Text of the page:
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Author Topic: How Long for EVs to acheive market penetration  (Read 818 times)
bxman
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« Reply #15 on: October 10, 2017, 01:39:27 PM »

Surely the answer is the expansion of car sharing  clubs with a range of vehicles , the vast majority of which would not need massive heavy batteries  so could be lighter and thereby be more efficient  
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M
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« Reply #16 on: October 10, 2017, 03:26:22 PM »

So I think the problem is affordability (and to a limited extent availability and variation), rather than finding a physical solution. And they will become more affordable and available and so become more accessible to the masses as long as the right variant/size choice is available.

I could be massively wrong here, but EV's may lend themselves to more variation as their basic design is a skateboard, on which (I assume?) you could mount various bodies, so a manufacturer could design and test perhaps just 3 or 4 wheelbase variants, on which maybe 3 or 4 shapes per base could be designed, bringing down costs.

We own a Zafira, which I believe is built on an Astra platform, so a lot is possible going forwards.

I'm also thinking that motor (engine) options become less important as a basic electric motor is probably more than enough for most of us, so multiple variations and upgrades won't be necessary. If someone really wants more power or grip etc, then a twin motor design like the D (dual) Tesla options with a second motor serving the front wheels.

I bet there is no end of ways to simplify and reduce costs with EV's v's ICE's.
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Just call me Mart.     Cardiff: 5.58kWp PV - (3.58kWp SE3500 + 2kWp SE2200 WNW)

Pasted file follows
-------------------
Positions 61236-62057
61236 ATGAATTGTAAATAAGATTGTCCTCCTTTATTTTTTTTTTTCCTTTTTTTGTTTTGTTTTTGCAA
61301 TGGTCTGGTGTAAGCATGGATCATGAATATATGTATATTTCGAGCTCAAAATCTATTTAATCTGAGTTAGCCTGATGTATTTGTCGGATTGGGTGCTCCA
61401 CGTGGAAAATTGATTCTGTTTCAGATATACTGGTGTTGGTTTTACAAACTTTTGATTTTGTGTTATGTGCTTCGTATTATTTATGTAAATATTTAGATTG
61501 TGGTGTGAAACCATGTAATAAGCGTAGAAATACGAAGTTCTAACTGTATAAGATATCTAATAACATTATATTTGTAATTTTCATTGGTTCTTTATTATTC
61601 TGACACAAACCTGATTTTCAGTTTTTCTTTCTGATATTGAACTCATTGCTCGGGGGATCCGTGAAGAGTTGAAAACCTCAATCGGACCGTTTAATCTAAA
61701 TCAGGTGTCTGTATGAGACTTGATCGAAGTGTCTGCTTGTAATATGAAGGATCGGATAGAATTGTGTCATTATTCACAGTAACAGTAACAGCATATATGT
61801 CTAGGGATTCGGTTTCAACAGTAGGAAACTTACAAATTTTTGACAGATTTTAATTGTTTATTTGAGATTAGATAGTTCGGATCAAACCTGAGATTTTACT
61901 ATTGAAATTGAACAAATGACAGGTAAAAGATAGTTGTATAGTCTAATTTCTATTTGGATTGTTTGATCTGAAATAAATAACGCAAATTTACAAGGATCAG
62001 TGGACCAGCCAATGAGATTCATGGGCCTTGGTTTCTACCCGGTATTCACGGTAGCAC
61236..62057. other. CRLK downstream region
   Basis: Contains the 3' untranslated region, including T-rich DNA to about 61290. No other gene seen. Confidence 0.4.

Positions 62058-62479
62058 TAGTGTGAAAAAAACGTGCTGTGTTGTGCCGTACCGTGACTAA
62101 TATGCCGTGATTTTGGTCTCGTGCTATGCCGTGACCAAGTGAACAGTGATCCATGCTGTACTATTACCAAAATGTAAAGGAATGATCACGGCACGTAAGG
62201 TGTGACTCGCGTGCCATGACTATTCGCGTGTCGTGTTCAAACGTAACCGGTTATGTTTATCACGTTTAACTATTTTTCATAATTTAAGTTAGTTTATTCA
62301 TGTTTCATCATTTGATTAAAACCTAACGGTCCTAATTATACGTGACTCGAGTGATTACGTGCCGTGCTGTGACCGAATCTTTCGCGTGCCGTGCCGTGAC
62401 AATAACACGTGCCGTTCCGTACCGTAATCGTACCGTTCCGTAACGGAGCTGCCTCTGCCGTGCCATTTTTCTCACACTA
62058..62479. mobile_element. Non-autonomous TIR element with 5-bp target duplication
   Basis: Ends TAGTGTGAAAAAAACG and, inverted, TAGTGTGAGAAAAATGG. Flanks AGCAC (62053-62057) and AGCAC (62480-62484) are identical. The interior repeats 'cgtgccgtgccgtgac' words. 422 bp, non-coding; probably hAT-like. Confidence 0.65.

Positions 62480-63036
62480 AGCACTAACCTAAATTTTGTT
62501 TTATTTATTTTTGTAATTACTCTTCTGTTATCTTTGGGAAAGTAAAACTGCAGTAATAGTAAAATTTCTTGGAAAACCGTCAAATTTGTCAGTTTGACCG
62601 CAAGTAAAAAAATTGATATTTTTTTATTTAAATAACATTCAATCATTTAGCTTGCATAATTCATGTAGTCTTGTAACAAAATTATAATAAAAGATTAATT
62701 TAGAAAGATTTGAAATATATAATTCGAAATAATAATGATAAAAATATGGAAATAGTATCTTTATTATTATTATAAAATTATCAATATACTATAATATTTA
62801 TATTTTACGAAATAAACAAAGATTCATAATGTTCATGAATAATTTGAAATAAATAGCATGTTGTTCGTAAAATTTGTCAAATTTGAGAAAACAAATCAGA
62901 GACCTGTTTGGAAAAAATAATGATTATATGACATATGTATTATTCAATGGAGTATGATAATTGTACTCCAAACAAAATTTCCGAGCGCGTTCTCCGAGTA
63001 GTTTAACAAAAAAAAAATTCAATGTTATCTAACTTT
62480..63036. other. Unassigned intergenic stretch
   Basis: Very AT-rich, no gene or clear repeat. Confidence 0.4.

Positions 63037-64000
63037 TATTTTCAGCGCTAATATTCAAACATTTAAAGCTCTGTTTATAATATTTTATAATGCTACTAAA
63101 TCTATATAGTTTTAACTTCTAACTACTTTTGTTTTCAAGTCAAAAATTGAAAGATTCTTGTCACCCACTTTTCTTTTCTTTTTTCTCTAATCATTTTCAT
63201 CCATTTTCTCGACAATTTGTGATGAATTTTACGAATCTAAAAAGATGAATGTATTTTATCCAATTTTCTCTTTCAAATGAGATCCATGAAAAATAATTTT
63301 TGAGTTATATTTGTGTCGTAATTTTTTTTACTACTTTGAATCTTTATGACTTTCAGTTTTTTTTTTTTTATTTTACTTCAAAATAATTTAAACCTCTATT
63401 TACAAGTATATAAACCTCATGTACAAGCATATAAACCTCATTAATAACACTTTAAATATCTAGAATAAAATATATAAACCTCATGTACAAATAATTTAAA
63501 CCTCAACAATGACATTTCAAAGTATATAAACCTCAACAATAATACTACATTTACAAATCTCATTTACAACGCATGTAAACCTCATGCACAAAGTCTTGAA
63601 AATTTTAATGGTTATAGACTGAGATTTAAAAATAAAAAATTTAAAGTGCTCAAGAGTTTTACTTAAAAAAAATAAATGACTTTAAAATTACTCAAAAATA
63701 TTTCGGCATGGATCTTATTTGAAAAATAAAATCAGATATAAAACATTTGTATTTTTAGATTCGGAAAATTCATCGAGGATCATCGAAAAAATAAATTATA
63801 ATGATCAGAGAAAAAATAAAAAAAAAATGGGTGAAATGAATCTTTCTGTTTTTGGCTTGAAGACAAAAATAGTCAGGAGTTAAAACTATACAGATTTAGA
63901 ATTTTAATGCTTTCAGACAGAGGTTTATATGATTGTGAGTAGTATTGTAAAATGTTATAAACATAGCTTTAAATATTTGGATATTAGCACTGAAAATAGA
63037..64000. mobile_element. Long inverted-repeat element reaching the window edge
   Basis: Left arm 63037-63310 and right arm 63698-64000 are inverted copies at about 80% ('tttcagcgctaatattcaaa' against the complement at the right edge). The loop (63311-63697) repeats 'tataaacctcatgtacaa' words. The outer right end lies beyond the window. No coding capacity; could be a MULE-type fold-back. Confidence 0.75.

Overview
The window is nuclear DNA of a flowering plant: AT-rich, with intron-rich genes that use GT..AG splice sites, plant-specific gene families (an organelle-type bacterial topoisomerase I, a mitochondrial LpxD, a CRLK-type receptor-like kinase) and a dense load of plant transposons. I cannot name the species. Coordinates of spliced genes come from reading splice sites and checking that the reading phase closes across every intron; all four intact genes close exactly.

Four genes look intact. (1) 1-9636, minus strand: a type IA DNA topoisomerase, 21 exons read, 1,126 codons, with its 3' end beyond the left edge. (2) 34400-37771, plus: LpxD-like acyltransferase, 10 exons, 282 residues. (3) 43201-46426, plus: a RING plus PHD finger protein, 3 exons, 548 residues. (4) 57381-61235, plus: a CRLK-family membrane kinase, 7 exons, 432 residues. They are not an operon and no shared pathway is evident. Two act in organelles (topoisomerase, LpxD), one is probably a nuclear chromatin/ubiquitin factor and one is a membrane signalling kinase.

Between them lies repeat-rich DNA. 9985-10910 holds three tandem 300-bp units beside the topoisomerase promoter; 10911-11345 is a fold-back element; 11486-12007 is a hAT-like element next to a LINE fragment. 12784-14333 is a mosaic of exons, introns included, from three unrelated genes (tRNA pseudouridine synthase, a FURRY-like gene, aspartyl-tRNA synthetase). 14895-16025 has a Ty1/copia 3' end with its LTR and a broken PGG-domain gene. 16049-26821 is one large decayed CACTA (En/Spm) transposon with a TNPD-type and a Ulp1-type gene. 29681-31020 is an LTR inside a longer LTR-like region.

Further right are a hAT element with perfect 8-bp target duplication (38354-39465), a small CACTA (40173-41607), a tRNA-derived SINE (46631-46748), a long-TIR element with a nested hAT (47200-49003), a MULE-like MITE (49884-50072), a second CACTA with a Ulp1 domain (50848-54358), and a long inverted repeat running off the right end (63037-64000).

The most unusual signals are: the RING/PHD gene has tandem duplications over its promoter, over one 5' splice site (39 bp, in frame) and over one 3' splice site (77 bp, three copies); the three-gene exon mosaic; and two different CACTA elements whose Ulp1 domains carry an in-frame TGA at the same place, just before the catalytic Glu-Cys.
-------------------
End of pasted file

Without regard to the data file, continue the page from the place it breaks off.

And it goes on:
oliver90owner
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« Reply #17 on: October 10, 2017, 03:29:33 PM »

Just consider EV sales.  The rise is exponential and would not seem to be levelling off for several years.  Most of those current owners will be changing their vehicles in the next 5 years and those second hand ones will be offered at affordable prices, so the number of adopters will increase as the second hand market blossoms.  I don't think many current EV owners will be changing back to ICE.

Remember that one new adopter also reduces the fossil only drivers by a tiny percentage as well.  5 years and 50% seems doable to me, but it was only a poll of current drivers.  It is not a prediction set in stone...
« Last Edit: October 10, 2017, 03:31:39 PM by oliver90owner » Logged
phoooby
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« Reply #18 on: October 10, 2017, 04:32:18 PM »

Already on my second EV so doing my bit for the second hand market !. I think Nissan have it right doing the 4 day test drive they used to offer. When people see how they perform in the real world they will realise that the majority of people could cover  the majority of their needs with a 150-200 mile car, may would only need a 100 mile car but that is a harder sell.